Rajya Sabha

April 11, 2017

Ahamed Hassan Imran speaks on The Factories (Amendment) Bill, 2016

Ahamed Hassan Imran speaks on The Factories (Amendment) Bill, 2016


In the 19th century, when organized labour first compelled factory owners to limit workdays to 10 (and then eight) hours, management was surprised to discover that output actually increased – and that expensive mistakes and accidents decreased. This experiment was later repeated over a century later by Harvard Business Review, it still held true. And there have been similar studies done across the globe which have found out that working more than 10-12 hours actually reduces productivity and output.

Now this Bill seeks to increase the overtime limit of factory workers from 50 hours to 100 hours in a quarter. Increase the overtime working hours for factories with “exceptional” workload from 75 hours to 115 hours in a quarter. And the Centre or States, or Chief Inspector with the prior approval of the State Government may increase this overtime limit to 125 hours in a quarter in “public interest.”

However, there are certain basic problems with the provisions of this Bill.

Why such haste: The Factories (Amendment) Bill, 2014 is already under consideration, the Standing Committee has submitted its report. What is the rationale behind trying to amend only Sections 64 and 65 as a fresh Bill in such a hasty manner?

Overtime hours: “Public interest” has not been defined in the Bill. This could lead to arbitrary decisions on increasing overtime hours. The increase in overtime hours will also drive down fresh recruitment. Stakeholders have not been taken into confidence before introducing this Bill. Not a single trade union of West Bengal is in favour of increasing the overtime in this way. It is true that many countries have extended overtime hours and the ILO has also suggested increasing overtime hours. But we must look at the reality. Working conditions in Indian factories are not at par with their Western counterparts. The ILO’s recommendation is neither mandatory nor compulsory. First and foremost, we have to keep the health and safety issues of our workers in mind.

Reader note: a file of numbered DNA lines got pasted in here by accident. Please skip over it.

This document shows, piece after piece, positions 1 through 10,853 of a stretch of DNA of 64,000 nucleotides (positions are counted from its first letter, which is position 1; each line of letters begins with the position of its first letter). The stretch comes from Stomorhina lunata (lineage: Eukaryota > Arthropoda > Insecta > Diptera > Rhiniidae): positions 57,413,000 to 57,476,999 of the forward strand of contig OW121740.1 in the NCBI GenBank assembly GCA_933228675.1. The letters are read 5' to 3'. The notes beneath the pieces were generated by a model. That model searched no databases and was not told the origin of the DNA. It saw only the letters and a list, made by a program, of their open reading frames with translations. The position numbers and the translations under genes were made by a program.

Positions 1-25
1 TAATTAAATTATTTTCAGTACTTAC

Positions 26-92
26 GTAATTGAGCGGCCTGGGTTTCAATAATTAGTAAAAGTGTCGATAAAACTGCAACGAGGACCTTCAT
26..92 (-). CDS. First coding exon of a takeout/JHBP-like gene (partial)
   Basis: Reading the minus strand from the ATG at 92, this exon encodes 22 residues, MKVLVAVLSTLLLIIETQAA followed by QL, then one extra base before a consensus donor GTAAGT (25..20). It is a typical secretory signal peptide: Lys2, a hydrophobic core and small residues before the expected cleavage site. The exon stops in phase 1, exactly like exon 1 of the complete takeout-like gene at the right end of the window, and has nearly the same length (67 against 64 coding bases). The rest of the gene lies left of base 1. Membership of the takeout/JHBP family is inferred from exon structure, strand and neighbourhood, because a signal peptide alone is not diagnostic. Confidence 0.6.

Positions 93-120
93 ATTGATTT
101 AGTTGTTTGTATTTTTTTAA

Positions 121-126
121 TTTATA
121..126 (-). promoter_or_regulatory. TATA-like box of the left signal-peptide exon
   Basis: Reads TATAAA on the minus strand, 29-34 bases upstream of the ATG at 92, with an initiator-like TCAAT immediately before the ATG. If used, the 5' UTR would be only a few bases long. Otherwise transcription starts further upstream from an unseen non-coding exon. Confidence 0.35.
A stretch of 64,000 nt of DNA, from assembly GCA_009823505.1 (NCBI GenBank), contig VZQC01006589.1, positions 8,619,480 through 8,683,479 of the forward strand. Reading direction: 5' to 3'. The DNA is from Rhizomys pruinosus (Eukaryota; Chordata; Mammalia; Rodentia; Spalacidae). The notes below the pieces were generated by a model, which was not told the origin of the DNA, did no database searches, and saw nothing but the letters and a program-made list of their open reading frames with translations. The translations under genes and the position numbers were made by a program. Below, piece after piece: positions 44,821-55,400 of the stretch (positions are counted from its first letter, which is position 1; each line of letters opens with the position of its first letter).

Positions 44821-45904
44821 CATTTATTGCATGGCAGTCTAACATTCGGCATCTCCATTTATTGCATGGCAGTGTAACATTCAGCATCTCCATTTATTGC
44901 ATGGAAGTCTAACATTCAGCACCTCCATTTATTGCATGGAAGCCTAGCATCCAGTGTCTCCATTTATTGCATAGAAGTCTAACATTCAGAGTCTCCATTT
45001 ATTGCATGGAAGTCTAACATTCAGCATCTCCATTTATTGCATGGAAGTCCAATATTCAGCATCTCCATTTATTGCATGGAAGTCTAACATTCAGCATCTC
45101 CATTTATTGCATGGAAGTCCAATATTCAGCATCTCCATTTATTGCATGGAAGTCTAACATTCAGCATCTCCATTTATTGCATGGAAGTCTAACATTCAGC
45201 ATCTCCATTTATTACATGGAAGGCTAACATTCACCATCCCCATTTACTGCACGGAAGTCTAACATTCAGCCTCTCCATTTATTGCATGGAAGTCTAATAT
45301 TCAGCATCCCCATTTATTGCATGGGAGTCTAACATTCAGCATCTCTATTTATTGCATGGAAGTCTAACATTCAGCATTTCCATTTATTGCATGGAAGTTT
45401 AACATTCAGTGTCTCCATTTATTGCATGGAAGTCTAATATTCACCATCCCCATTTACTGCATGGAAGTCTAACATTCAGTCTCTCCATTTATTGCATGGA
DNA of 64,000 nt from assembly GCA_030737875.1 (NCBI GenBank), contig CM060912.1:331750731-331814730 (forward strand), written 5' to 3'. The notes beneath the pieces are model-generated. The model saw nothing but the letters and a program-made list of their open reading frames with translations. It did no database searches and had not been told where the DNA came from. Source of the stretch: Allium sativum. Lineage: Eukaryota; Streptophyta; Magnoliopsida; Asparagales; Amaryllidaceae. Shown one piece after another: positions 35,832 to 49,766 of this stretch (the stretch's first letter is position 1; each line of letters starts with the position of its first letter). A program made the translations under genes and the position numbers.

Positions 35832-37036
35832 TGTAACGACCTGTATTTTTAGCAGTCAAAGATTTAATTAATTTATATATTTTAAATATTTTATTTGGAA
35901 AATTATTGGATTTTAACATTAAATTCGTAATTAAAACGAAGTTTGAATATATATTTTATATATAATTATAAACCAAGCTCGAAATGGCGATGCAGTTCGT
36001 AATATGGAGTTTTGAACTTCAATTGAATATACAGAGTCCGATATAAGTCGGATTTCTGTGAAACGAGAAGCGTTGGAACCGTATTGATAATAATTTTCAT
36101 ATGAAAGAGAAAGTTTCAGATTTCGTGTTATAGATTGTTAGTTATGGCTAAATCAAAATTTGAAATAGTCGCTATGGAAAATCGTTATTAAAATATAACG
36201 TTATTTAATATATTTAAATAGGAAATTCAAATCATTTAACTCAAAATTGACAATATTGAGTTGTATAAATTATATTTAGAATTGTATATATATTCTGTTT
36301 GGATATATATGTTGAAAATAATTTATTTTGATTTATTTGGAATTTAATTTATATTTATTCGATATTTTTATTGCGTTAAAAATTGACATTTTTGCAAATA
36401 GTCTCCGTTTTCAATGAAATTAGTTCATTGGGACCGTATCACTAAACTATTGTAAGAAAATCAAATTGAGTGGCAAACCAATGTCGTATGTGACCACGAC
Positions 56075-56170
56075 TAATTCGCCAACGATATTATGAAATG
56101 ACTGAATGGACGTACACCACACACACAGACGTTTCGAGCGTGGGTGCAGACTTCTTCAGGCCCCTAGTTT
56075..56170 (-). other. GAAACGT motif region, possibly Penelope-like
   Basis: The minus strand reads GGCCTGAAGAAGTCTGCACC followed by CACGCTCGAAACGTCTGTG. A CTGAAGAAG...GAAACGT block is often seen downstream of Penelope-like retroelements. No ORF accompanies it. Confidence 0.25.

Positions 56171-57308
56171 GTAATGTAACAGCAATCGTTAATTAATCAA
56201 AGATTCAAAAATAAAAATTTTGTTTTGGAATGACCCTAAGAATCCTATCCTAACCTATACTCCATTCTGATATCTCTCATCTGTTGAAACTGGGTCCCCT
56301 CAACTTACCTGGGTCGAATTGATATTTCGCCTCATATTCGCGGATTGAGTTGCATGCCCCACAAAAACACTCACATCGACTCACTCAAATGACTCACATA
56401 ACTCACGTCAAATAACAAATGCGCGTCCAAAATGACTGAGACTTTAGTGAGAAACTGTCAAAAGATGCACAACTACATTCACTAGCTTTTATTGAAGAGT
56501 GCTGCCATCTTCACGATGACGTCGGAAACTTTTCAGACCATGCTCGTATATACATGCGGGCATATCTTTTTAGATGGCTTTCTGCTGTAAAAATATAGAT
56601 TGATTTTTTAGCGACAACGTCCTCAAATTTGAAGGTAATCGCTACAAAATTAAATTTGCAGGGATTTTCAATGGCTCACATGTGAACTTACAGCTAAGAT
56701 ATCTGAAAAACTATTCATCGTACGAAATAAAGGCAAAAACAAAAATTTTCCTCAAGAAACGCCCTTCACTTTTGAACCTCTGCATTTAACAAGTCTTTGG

Blow to Federalism: The 1948 Act vested the power of framing rules and implementation to the State Government. This Bill seeks to change that, and rests decision making powers with the “Central Government or, as the case may be, the State Government”. The clause ‘as the case may be’ is ambiguous and has not been defined. This could lead to the Centre taking unilateral decisions without consulting the States. This is an attempt to interfere with the federal structure and dilute the power of the States.

It is anti-worker: The Objects and Reasons of the Bill states that the “need for increasing the total number of hours of work on overtime in quarter is based on the demand from industries”. Thus it is clear that the Government is overlooking the basic provision related to the health of the worker, and working towards the benefit of industrialists who would gain from this provision. This is an anti-labour and anti-worker Bill.

It must be noted that the government is also planning to introduce the Small Factories Bill, where units employing less than 40 workers will be exempted from ESI and PF requirements. This is akin to taking away their only means of social security.

There are roughly 100 million workers in India in the manufacturing sector alone. Squeezing the already marginalized workers makes little sense. We need to bring in a comprehensive legal framework to safeguard the rights and interests of all workers, instead of trying to pass Bills in this piece-meal manner.